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Stories Rabbits Tell
A Natural and Cultural History of a Misunderstood Creature
Co-Author Susan E. Davis, Co-Author Margo DeMello
ISBN: 9781590560440
Book (Paperback)
Lantern Publishing & Media, Lantern Publishing & Media
$25.00
5.5 x 8.5
320 pages
Line Drawings Throughout
August 1, 2003


Quantity:

Revered as a symbol of fertility, sexuality, purity and childhood, beloved as a children’s pet and widely represented in the myths, art and collectibles of almost every culture, the rabbit is one of the most popular animals known to humans. Ironically, it has also been one of the most misunderstood and abused. Indeed, the rabbit is the only animal that our culture adores as a pet, idolizes as a storybook hero and slaughters for commercial purposes. Stories Rabbits Tell takes a comprehensive look at the rabbit as a wild animal, ancient symbol, pop culture icon, commercial “product” and domesticated pet. In so doing, the book explores how one species can be simultaneously adored as a symbol of childhood (think Peter Rabbit), revered as a symbol of female sexuality (e.g., Playboy Bunnies), dismissed as a “dumb bunny” in domesticity and loathed as a pest in the wild. The authors counter these stereotypes with engaging analyses of real rabbit behavior, drawn both from the authors' own experience and from academic studies, and place those behaviors in the context of current debates about animal consciousness. In a detailed investigative section, the authors also describe conditions in the rabbit meat, fur, pet and vivisection industries, and raise important questions about the ethics of treating rabbits as we do. The first book of its kind, Stories Rabbits Tell provides invaluable information and insight into the life and history of an animal whom many love, but whom most of us barely know. As such, it is a key addition to the current thinking on animal emotions, intelligences and welfare, and the way that human perceptions influence the treatment of individual species.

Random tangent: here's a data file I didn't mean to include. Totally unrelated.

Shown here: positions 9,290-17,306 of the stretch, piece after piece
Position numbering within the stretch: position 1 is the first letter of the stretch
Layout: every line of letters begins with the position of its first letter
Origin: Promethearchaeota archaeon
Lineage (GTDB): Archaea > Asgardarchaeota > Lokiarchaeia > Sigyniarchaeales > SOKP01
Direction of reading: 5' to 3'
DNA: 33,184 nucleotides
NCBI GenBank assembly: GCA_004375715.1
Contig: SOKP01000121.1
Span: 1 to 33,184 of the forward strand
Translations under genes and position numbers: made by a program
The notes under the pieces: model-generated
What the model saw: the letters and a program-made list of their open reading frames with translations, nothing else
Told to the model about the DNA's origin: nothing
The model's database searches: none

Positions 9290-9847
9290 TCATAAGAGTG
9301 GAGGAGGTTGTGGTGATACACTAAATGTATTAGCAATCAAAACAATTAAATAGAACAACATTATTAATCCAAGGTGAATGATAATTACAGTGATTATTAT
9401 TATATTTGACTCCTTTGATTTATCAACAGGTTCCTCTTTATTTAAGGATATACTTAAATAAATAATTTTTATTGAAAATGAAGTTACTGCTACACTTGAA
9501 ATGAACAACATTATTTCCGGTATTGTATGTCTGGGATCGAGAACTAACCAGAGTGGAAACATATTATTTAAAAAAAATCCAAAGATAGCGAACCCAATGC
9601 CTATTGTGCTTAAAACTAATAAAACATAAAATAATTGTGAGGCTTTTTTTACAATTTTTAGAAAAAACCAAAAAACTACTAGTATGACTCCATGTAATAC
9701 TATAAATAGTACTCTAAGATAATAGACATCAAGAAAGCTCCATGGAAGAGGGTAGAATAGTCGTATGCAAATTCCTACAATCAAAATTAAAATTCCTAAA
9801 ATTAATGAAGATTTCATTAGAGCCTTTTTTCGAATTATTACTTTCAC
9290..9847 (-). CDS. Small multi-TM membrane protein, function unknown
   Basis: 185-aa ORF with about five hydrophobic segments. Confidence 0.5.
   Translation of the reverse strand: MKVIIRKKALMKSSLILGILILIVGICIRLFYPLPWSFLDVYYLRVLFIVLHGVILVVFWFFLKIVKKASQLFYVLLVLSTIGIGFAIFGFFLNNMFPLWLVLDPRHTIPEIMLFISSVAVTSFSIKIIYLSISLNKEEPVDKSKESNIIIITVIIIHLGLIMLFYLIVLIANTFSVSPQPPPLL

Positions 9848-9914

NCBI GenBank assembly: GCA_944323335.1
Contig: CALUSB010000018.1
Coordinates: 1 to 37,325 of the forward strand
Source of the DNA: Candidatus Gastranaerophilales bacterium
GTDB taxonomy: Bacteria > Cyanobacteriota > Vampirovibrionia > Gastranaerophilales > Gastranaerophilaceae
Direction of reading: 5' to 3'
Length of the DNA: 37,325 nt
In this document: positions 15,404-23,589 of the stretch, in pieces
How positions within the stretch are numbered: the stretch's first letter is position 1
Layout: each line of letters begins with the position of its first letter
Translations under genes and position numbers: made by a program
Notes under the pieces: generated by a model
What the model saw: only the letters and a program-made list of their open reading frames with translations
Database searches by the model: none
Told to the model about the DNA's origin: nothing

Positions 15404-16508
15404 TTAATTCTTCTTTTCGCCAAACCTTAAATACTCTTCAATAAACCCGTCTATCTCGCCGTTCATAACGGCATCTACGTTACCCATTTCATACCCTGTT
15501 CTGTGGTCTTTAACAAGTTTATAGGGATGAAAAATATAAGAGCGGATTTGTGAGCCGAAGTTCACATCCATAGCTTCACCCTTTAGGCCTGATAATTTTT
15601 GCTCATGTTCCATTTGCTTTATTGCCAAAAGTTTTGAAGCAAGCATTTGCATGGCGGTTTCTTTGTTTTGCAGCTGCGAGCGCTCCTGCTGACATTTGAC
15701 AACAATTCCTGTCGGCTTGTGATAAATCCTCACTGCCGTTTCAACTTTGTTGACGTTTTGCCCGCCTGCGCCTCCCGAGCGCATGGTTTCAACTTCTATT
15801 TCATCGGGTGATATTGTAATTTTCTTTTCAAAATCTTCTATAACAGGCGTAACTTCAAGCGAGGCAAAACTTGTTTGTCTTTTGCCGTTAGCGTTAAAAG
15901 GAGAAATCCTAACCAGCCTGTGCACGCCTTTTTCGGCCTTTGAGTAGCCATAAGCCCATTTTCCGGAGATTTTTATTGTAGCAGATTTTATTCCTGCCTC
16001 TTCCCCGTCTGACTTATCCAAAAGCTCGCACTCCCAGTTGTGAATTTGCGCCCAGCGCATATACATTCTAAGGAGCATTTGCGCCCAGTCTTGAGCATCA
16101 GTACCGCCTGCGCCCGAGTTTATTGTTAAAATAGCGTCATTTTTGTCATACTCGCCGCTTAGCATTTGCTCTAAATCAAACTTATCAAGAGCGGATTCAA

Award-winning journalist and editor Susan E. Davis has written for a wide range of publications, including Sports Illustrated, Mademoiselle, The Nation, and The Washington Post. She is the author of The Sporting Life and Baby Play. She is a national educator with the House Rabbit Society and lives in the San Francisco Bay Area with her husband, two children, two rabbits and miscellaneous other small creatures.
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Margo DeMello received her PhD in Cultural Anthropology from U.C. Davis in 1995, and is the Program Director for Human-Animal Studies at Animals & Society Institute. She teaches Cross-Cultural Anthrozoology, Animals and Popular Culture, Critical Animal Studies, and Animal Protection as a Social Movement. She frequently writes about rabbits; most recently she conducted a short research project with the feral rabbits of Okunoshima in Japan.
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